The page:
Ask Mei

Charlottesville stirs awkward memories

Is China still grappling with its Cultural Revolution?

To many Chinese like myself who grew up during the relatively open and liberal era that followed China’s Cultural Revolution – and who have fond memories of spending part of our youth in America – the growing sense of racial tension and political polarisation in the “beautiful country” (as the US is called in Chinese) is disappointing and worrisome.

However, to those who hold anti-US and anti-Western views, the American woes are like a god-sent gift which is perceived to be weakening China’s economic rival and long-term strategic foe.

Following the recent turmoil in Charlottesville, an article titled “Study Report of America’s Cultural Revolution” went viral on China’s social media platforms. By proclaiming that “a spectacular Cultural Revolution has broken out in America”, it caught attention and triggered a slew of articles and comments in response. Many gloated at America’s social discord, including a long article penned by the self-proclaimed “leftist” (a pro Mao-style communist) Yin Guoming. Yin thanked “Comrade Trump” for smashing the myth of America as a beacon of freedom and democracy with his statement that most of America’s founding fathers were slave owners. He hopes that Trump turns out to be an American version of Khrushchev and that his “honesty” and “political incorrectness” will dispel the “lies” of American history and undermine the nation’s confidence in its history and its culture.

Most of the comments at the bottom of the article echoed this sentiment. Some asked: “How can the Westerners claim a moral high-ground when their ideology and prosperity were built on slavery and genocide (of the native American Indians and the aboriginals in today’s Australia and New Zealand)?” Others predicted gleefully that communism and Maoism would win the ideological war across the globe.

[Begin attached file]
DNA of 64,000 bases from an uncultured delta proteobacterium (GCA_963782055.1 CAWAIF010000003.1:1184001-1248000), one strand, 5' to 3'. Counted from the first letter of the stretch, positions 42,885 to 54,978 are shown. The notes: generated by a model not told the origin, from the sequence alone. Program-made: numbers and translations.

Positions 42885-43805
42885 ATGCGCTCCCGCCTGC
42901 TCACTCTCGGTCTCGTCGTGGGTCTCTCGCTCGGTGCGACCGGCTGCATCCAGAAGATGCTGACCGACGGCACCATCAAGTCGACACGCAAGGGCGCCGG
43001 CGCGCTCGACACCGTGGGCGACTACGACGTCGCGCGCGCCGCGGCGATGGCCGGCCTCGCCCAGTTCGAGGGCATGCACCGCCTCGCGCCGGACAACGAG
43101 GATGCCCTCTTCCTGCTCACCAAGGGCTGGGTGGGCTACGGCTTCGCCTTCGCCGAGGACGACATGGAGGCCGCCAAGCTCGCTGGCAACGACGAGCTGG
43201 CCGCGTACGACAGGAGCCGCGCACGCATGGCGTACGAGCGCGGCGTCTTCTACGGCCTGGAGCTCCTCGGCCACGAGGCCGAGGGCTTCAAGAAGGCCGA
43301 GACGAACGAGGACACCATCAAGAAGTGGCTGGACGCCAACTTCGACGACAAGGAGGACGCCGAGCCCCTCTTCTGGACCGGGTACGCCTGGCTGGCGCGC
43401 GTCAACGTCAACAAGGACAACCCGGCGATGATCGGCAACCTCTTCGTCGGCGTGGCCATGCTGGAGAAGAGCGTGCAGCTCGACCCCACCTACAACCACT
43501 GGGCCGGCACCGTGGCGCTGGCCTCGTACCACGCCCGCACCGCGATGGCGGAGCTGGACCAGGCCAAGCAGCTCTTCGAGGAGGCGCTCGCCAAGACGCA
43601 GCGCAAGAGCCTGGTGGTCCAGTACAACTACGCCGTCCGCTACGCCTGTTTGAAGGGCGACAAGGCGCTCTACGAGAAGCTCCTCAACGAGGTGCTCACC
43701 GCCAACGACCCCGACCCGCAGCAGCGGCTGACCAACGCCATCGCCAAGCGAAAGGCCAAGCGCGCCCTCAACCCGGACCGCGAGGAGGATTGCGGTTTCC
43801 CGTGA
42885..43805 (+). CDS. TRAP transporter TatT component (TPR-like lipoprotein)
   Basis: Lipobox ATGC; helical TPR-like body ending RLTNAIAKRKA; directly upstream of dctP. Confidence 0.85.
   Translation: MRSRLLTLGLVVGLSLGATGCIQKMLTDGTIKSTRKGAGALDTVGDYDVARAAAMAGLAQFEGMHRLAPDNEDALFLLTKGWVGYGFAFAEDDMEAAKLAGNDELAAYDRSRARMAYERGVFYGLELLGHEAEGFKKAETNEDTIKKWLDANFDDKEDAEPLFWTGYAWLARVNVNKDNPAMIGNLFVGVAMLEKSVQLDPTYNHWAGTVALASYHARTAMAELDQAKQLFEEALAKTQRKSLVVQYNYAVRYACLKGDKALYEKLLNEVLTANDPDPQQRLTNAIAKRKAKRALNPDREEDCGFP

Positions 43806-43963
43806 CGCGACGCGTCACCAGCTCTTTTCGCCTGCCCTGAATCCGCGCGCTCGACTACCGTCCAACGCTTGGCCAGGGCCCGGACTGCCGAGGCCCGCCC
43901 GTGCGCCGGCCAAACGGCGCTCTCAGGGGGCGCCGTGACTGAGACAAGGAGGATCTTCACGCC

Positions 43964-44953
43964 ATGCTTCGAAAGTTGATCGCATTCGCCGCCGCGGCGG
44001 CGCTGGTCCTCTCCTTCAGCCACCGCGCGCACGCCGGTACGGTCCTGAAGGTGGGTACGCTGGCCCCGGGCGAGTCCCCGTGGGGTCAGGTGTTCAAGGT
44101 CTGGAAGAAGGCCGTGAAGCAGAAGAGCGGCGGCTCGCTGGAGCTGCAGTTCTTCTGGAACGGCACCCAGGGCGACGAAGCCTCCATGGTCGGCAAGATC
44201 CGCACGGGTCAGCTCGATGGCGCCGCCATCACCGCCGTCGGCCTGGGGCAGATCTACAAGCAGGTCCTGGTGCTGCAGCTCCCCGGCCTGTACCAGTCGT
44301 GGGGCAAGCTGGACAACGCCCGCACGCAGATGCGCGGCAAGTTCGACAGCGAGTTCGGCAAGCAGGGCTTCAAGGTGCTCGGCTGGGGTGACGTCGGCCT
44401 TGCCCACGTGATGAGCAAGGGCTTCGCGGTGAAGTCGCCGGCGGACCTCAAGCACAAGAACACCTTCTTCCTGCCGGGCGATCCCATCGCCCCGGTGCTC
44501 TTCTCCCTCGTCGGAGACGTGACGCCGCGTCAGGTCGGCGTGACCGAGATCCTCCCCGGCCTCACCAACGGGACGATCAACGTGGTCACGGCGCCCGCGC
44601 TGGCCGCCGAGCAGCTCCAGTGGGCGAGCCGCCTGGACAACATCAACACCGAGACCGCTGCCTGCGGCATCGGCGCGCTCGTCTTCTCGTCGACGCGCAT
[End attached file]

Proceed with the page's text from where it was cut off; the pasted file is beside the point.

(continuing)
Interestingly, there seems to be no official comment on Charlottesville from the Chinese government. Although a few of the state media outlets reported on events there and cited the “Cultural Revolution” analogy, they refrained from gloating outright. For instance, the People’s Daily confined itself to expressing the hope that “America will be able to break out of this dangerous spiral of chaos”.

Although it’s hard to refute the allegations of slavery and genocide in American history, I don’t see its current instability as resembling Mao’s decade-long Cultural Revolution (1966-1976). First of all, the Cultural Revolution was a power struggle put in motion by a paranoid and manipulative dictator who enjoyed a cult-like following. Trump is not and never will be as powerful as Mao due to the constraints of the democratic system. Secondly, the turmoil in the US can never match the devastating destruction caused by China’s Cultural Revolution, during which millions of people were killed and many more were persecuted (mostly intellectuals and artists). Much of the country’s ancient relics and cultural heritages were destroyed too in a period in which a whole generation of young Chinese lost access to a proper education. Families were torn apart both physically and emotionally and the nation’s economy was brought to the brink of collapse.

I think the Chinese Communist Party understands the devastation that the Cultural Revolution wrought and hence actively discourages any revisiting of this dark period of its history.

Maybe that’s why the article “Study Report of America’s Cultural Revolution” was deleted from the internet a few days after it started going viral. Indeed, the Cultural Revolution remains sufficiently sensitive that last month the government even asked the Cambridge University Press to block online access to its articles discussing that topic (see WiC377).

A native Chinese who grew up in northeastern China, Mei attended an elite university in Beijing in the late 1980s and graduate school in the US in the early 1990s. Over two decades she has worked in the US, Hong Kong and mainland China, both in the media and with two global investment banks, where she has honed her bicultural perspective. If you’d like to ask her a question, send her an email at askmei@weekinchina.com


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